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The Ethnic Conflict Research Digest

1999, Vol. 2 No. 2 .

The Changing Nature of Democracy
Edited by Takashi Inoguchi, Edward Newman & John Keane

(Tokyo: United Nations University Press, 1998)
285pp. Index. Pb.: 19.00; ISBN 92-808-1005-7.

The democratization literature is characterized by its popularity and by several points of controversy: how to define democracy, whether there are socioeconomic and cultural correlates of democracy and where in the world they are applicable, and the process by which democratic rule becomes consolidated. Beyond contention is the need to explain the torrent of democratic regimes that flooded the globe during the Third Wave of democracy. This also is a critical juncture for the "Third Wave" democratic countries. Without resolution of longstanding societal issues in newly democratized countries, the threat for democratic retrenchment, and possibly ethnic conflict, is increased.

Unfortunately, ethnic conflict is never seriously engaged as an influential actor in democratization in this otherwise fine edited collection that addresses the above issues. It bring together 15 significant international scholarly contributors, and allows them to write on their main subjects of inquiry. Thus, Bruce Russett discusses how "Democracy and international peace can feed upon each other" (p. 167) while in separate contributions Philippe Schmitter, and Alfred Stepan and Juan Linz, outline their well-known analytical frameworks for consolidating newly democratic countries. (For Schmitter, a democracy is consolidated when politics are dull.) There are also strong essays on less well-discussed topics, such as Saad Eddin Ibrahim's illustration of democratic elements in Islam, and Bernard Crick's "meditation on democracy" and the word's evolvement in modern times.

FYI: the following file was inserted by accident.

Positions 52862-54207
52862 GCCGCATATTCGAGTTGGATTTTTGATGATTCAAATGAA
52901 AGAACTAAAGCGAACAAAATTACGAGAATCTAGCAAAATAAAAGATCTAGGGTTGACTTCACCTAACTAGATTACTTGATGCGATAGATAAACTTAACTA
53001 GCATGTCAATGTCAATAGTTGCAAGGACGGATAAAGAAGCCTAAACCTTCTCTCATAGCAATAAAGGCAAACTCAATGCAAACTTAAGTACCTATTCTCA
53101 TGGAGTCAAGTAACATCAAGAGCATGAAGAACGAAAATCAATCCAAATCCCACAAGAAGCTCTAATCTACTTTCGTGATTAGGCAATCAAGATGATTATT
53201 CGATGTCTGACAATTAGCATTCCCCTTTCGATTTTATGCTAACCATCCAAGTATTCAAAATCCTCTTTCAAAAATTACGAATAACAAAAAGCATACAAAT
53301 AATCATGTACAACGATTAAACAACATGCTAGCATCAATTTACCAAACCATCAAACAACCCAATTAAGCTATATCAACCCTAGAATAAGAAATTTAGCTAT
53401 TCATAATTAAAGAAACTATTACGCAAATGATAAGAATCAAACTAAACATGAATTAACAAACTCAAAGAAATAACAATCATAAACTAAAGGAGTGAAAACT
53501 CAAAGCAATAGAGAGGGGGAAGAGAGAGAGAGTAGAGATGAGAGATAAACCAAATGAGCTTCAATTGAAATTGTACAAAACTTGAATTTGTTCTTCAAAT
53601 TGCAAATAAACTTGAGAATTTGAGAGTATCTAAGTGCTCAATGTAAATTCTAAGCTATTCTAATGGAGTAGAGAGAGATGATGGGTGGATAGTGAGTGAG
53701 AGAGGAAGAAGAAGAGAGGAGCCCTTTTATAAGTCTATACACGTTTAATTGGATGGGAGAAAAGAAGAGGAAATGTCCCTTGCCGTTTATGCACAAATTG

The book is grouped into four main subject areas: defining democracy, the societal framework for democracy (the roles of the constitution, political parties, and mass media), international forces on democratization (the "democratic peace," the "free market," but curiously no mention of foreign policy or ethnic conflict), regional characteristics of democracy (highly pertinent discussions of "Asian democracy," the evolution of Eastern European democracy, and the welcome essay on democracy in Islam), and an exploration of democracy in different organizational frameworks such as the United Nations.

The book, therefore, serves as a nice collection of expert theorizing and praxis on a broad spectrum of democracy-related topics, though neglecting ethnic conflict. Its main contribution is to expose those unfamiliar with democratization themes to this literature. It is recommended reading for undergraduates and faculty alike (and would make for a good general reader in an undergraduate democratization course), though the most familiar of the authors present their well-known themes in a somewhat introductory fashion, making their essays be of less utility for faculty in the democratization field, though no less readable.

Ross E. Burkhart,
Boise State University

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